By limiting my content curation ability to only things that I like, Facebook is leaving a lot of news feed stories on the table (specifically, the Don’t Like and Meh categories), and is also leaving dark much of my product graph – the digital map that links me to products and brands.
Check-ins are not limited by the same contraints. I can just as easily check into a new restaurant that I end up not liking, as I can to a taqueria that I have been patronizing for ten years. With the check-in gesture, the connection is still made, and my presence or consumption noted. With the like gesture, that connection stays dark.
The Structured Status Update
At the end of the day, check-ins and likes have value in that they are able to communicate something meaningful in a structured fashion – affinity or present to a product, place, or thing – with minimal effort by the user.
If I want to tell the world that I like The Next Web, I have two primary options. I can click the “like” button on the TNW page on Facebook, or I can type the words “I like The Next Web” into Twitter.
On Twitter, my words are ephemeral. They will quickly wash down the stream, out of sight and out of mind. And even though other people are probably expressing their affinity for The Next Web via Twitter, it would be very difficult to match their sentiment with mine. Perhaps they used different words or word order, or spoke in a different language. This is the challenge of unstructured data.
But on Facebook, a hard link has been formed. TNW can now message me. Other readers can see my face in the sidebar as a fellow fan of TNW. A structured connection has been made that was easier for me to express (just one click!) than typing words into Twitter, and more valuable to The Next Web.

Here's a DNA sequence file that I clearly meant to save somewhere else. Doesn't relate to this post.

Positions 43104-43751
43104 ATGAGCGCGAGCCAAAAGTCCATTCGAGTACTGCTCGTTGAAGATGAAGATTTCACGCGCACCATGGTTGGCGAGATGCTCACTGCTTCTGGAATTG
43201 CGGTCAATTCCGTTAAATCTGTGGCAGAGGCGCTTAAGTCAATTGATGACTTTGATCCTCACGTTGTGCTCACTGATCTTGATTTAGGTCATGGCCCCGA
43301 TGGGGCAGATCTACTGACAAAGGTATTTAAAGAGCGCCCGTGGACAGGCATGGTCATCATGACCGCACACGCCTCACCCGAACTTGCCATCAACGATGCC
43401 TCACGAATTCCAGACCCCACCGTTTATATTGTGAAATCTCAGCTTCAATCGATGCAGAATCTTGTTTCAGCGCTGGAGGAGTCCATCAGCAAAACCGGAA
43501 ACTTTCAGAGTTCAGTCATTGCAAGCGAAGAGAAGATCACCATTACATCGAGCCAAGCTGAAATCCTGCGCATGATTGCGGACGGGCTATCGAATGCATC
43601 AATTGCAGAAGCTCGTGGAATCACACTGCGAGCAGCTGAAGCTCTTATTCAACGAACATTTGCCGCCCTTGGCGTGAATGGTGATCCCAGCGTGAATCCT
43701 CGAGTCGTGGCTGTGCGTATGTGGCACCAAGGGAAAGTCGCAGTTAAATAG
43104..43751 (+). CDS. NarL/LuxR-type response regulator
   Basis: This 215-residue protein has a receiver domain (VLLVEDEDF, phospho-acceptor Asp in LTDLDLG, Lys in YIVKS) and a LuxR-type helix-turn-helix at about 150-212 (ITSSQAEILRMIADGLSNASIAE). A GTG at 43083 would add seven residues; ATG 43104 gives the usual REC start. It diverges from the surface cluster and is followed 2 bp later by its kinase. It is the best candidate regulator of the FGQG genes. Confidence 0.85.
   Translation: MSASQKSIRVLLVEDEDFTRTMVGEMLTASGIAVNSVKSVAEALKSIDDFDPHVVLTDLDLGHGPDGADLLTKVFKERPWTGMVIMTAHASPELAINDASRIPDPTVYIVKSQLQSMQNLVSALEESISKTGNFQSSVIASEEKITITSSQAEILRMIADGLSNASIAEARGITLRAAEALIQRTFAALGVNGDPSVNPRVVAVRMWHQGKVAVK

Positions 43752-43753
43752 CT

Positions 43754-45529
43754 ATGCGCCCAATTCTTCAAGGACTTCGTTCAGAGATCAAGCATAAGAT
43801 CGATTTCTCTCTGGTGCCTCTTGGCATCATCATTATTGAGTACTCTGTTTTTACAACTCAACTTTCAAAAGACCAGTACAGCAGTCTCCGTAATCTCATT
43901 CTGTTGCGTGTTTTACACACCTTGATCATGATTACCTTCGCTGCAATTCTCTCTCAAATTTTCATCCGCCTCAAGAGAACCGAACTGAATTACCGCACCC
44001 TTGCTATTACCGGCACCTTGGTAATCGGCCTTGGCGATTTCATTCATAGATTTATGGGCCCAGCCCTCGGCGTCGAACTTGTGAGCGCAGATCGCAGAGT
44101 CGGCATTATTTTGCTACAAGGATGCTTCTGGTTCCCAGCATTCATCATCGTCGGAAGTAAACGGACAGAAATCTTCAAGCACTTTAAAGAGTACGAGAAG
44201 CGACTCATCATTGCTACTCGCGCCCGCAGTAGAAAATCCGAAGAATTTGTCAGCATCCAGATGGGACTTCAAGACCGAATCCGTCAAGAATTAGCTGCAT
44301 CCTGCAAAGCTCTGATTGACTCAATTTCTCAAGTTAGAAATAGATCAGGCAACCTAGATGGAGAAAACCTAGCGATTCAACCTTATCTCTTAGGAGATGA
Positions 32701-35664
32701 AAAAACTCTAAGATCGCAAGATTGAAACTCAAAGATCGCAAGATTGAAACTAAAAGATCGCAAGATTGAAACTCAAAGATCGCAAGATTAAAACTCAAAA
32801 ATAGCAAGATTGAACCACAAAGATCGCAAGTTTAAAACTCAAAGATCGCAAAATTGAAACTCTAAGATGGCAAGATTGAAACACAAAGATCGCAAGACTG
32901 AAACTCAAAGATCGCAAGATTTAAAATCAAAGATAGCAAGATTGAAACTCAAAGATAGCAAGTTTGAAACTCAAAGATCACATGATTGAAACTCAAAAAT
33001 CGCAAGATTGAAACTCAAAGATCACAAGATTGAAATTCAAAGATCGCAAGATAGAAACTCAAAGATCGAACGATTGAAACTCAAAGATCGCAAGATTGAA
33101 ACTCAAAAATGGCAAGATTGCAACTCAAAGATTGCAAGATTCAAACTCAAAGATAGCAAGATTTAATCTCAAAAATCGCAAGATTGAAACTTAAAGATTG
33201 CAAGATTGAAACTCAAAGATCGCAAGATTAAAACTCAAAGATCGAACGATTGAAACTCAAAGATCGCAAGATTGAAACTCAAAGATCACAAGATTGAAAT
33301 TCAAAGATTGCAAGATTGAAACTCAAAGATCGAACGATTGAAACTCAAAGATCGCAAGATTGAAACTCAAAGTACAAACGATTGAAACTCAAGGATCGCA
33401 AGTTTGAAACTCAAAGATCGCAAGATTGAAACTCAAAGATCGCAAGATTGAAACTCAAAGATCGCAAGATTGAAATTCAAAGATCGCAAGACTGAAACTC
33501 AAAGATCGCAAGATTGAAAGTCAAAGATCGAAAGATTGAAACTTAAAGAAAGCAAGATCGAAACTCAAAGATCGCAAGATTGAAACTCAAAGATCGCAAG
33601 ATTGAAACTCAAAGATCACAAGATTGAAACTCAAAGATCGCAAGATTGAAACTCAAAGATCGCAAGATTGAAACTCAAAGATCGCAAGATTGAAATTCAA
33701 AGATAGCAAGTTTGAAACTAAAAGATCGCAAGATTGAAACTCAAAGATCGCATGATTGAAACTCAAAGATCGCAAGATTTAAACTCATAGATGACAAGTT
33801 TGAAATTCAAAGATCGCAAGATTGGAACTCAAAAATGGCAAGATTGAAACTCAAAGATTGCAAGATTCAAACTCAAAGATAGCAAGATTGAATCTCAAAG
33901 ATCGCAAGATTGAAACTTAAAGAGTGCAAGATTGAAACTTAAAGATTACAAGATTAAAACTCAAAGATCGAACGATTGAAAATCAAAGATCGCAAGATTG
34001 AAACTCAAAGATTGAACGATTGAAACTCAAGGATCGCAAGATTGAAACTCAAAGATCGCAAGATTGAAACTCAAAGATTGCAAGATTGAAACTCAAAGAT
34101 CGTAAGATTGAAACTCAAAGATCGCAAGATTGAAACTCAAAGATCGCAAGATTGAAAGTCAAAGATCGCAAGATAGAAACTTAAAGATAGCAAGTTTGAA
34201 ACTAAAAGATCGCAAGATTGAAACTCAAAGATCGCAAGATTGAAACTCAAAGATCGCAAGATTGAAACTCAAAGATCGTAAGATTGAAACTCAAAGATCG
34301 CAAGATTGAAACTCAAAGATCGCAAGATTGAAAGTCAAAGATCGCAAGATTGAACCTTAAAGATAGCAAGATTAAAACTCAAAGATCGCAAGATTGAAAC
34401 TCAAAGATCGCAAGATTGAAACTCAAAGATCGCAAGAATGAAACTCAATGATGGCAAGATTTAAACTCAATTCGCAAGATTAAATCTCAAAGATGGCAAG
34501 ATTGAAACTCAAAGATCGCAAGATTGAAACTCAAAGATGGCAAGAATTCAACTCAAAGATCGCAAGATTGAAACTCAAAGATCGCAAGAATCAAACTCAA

Foursquare was able to carve out a livelihood by taking a message that people like to share with their friends (their location), and making it easier, more useful, and more fun than typing words into Twitter.
Facebook’s like button is similar. It adds structure and ease to a behavior that was already occurring in social media – people expressing affinities for brands, products, and public figures.
But for once it seems that Facebook is not thinking big enough – its structured status update of choice, the like button, applies only to small subset of each user’s database of object interactions (aka stuff they encounter), leaving oxygen for the GetGlues, and Meebos, and Misos of the world.
Perhaps the most radically horizontal check-in service we’ve ever seen was a tiny New York based start-up called Hot Potato. They were so horizontal that you could check in to any verb, mad lib style, resulting in hilarious structured status updates like “Lawrence is going to bed with 27 others!”
Where are they now? Facebook bought them.
Whether or not Facebook decides to deprecate likes to check-ins, you heard it here first:
2011 will be the year of the check-in.